GST Law does not distinguish between raw materials, finished goods and semi finished goods. It talks about “input” and and capital goods. Even semi-finished goods or intermediates are and in turn input by the principal or job worker.
Therefore, merely because job worker is using its own input it is not job work. This is not according to the provisions of GST Law.
From the above process one can reach to the conclusion that Fabrication and other work is done on chassis itself. It is not the case that any readymade body is fitted on chassis given by the owner.
The ownership of chassis always remains with the applicant company who has given chassis for building and mounting of body on job work. Because it fulfils the main important condition of the definition of job work i.e. process undertaken on goods belonging to another registered persons . The whole process of body building and mounting is performed on the goods (Chassis) belonging to the applicant therefore it is purely job work. Once it is established that it is a job work then it is supply of service. Even if it is composite supply of goods and services. The predominant intention of the principal is to get services. Utilizing and consuming tengible and non-tengible goods is incidental to main/principal supply and therefore as per the provision of Sec. 8(a) in case of composite supply tax is being levied at the rate applicable to principal supply . In this case the principal supply is supply of service. Thus, it should be classified as services and tax is @ 18% under CGST Act.
As per the ratio of the judgment held in case of Prestige Engg. (India) Ltd. v. CCE 1994 taxmann.com 232 (SC), addition of application of items by job worker would not detract from the nature and character of his work.
10. GST law does not distinguish between raw material, finished goods and semi-finished goods. It talks about input and Capital goods. Even, semi-finished goods or intermediates are goods and in turn ‘Input’ by the principal or the job worker.
11. So, the argument of the applicant that they use their own material, hence, they should not be treated as job worker is not tenable under the provision of law.
It was held by AAR that
The Activity of building and mounting of the body on the chassis provided by the principal under FOC challan will result in supply of services under HSN 9988 and hence, should be taxed @ 18% GST.
(Similar Ratio laid down in Automobile Corporation of Goa Ltd.  98 taxmann.com 317 (AAR – GOA), Rohan Coach Builders,  107 taxmann.com 4 (AAR – MADHYA PRADESH))
Case-6- Paras Motor Industries (AAR – MADHYA PRADESH)  95 taxmann.com 218 (AAR – HARYANA) (Contrary to Rulings in Case-5)
In the instant case, it is only the chassis which is supplied by the customers of the applicant and in fact no treatment or process is undertaken by the applicant on the chassis itself, except fitment/mounting of bus body on the same. At the same time, bus body building involves use of raw materials/inputs etc., for manufacture/fabrication of bus body and the cost of these inputs, etc., do form the part of value which is being charged by the applicant from its customers.
Thus, it emerges that the customer is providing only chassis. All inputs/materials required for fabrication of bus body, has to be used by the applicant from its own account. Under such situation it is the bus-body which is being fabricated and also being mounted on the chassis provided by the customer. Therefore, it is not merely job-work. Rather it is supply of bus body and an activity of fitting/mounting of bus body on chassis is an ancillary activity to the principal activity of supply of bus-body. Hence, in terms of the clarification issued by the CBEC vide circular No. 34/8/2018-GST, dated 3-3-2018, the impugned activity is a composite supply, with principal supply being supply of bus-body.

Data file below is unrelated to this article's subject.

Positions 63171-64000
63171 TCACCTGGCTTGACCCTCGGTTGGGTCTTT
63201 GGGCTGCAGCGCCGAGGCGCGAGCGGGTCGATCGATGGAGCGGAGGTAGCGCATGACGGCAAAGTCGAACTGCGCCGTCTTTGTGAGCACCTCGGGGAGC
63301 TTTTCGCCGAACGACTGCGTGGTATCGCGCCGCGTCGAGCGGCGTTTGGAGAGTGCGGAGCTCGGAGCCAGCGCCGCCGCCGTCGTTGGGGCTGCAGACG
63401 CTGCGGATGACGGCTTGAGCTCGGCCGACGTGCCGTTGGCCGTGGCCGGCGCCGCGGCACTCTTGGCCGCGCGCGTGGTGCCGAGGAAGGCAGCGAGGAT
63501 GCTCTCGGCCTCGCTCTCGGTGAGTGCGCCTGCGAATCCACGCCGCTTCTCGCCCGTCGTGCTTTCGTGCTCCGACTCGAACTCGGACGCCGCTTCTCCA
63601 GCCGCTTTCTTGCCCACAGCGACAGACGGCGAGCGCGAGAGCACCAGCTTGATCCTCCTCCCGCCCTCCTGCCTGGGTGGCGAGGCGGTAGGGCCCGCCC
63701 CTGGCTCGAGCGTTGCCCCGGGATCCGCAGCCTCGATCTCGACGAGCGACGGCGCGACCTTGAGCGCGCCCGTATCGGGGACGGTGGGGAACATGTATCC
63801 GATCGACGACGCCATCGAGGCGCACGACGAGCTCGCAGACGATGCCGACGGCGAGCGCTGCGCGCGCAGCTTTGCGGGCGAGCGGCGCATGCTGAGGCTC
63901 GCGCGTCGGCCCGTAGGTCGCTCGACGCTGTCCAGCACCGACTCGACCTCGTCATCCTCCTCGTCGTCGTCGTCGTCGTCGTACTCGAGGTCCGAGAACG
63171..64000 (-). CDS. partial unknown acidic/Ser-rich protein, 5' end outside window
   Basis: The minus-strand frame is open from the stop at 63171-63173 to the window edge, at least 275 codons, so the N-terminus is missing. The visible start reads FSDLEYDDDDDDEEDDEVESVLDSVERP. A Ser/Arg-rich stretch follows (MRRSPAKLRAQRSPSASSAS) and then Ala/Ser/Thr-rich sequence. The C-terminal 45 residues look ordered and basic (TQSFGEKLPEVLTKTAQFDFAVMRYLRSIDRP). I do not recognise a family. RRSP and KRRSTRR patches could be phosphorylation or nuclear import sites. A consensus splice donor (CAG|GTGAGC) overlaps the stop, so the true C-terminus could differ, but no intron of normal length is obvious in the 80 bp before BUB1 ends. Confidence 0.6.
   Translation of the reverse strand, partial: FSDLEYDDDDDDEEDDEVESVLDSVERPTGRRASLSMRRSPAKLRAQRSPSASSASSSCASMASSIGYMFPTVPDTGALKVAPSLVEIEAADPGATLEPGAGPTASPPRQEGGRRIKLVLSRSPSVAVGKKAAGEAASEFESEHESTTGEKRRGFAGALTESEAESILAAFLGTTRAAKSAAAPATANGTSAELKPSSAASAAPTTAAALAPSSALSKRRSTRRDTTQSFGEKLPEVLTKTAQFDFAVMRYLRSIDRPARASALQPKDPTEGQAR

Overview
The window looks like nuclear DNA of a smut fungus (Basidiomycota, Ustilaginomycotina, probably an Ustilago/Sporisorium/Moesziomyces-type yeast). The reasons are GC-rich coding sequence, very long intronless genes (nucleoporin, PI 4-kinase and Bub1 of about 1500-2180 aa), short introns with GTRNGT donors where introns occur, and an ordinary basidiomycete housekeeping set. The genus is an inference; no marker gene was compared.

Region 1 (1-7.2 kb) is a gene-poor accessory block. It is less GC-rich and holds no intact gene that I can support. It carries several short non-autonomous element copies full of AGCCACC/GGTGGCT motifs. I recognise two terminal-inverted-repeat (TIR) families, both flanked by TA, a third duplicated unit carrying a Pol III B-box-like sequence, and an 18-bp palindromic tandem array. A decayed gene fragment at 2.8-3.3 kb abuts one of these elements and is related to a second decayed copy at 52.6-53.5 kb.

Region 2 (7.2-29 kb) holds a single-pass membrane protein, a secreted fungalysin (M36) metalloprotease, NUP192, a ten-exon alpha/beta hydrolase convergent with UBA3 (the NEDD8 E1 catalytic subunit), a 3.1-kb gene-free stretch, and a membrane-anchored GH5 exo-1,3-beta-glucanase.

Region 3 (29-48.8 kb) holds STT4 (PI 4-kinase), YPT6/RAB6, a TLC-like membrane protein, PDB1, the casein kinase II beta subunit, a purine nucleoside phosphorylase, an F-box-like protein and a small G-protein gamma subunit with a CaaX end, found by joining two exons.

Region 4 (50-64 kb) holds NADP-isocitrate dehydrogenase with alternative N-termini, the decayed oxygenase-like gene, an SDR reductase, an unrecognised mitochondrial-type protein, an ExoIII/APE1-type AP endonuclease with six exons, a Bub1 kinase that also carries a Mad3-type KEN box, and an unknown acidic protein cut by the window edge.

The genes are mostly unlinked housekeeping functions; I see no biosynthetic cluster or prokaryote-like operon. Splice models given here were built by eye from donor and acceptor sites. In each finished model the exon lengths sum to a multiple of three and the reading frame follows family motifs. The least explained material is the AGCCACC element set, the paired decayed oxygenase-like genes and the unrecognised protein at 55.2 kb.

Thus, the activity of fabrication and fitting and mounting of bus bodies on the chassis supplied by the other party is a composite supply with supply of goods, i.e., bus-bodies, being principal supply and same is covered under HSN code 8707.
Case-7-AAAR Maharashtra in case of JSW Energy Ltd. (GST AAAR Maharashtra) Appeal Number: Order No. MAH/AAAR/SS-RJ/01A/2019-20 Date of Judgement/Order: 13/01/2020
AAAR Maharashtra revised their earlier judgement dated 2nd July 2018 on account of direction by the Bombay High Court but again referred to the concept of pre-dominance of material in case of Job Work
In this regard, the Appellant has furnished the certificate of the Cost Accountant pertaining to F.Y. 2017-18, wherein it has been testified that coal and other inputs constitutes a major cost i.e. more than 95% of the total cost of materials that are required for generation of power, whereas the cost towards water and air does not exceed 0.5% of the cost of inputs. Referring to this certificate issued by the Cost Accountant, the Appellant have further contended that coal constitutes the major cost for manufacture of power, whereas air and water constitute a very negligible cost. Accordingly, as per the principle laid down in the case of Prestige Engineering (India) Limited (supra) additions of minor materials by the Job Worker (such as air and water) would not alter the nature and character of the underlying transaction. It would still be considered as a job work transaction.
67. Now, in view of the above submissions and the certificates issued by the Cost Accountant, it is opined that the Appellant is squarely satisfying the stipulations laid down by the Apex Court in the case of Prestige Engineering (India) Ltd. (supra). Hence, we are inclined to repeal our earlier observations in this regard. Furthermore, it is reasonably concluded that addition of the air and water by the Appellant to the coal proposed to be supplied by JSL will not detract the proposed transaction from being qualified as Job work.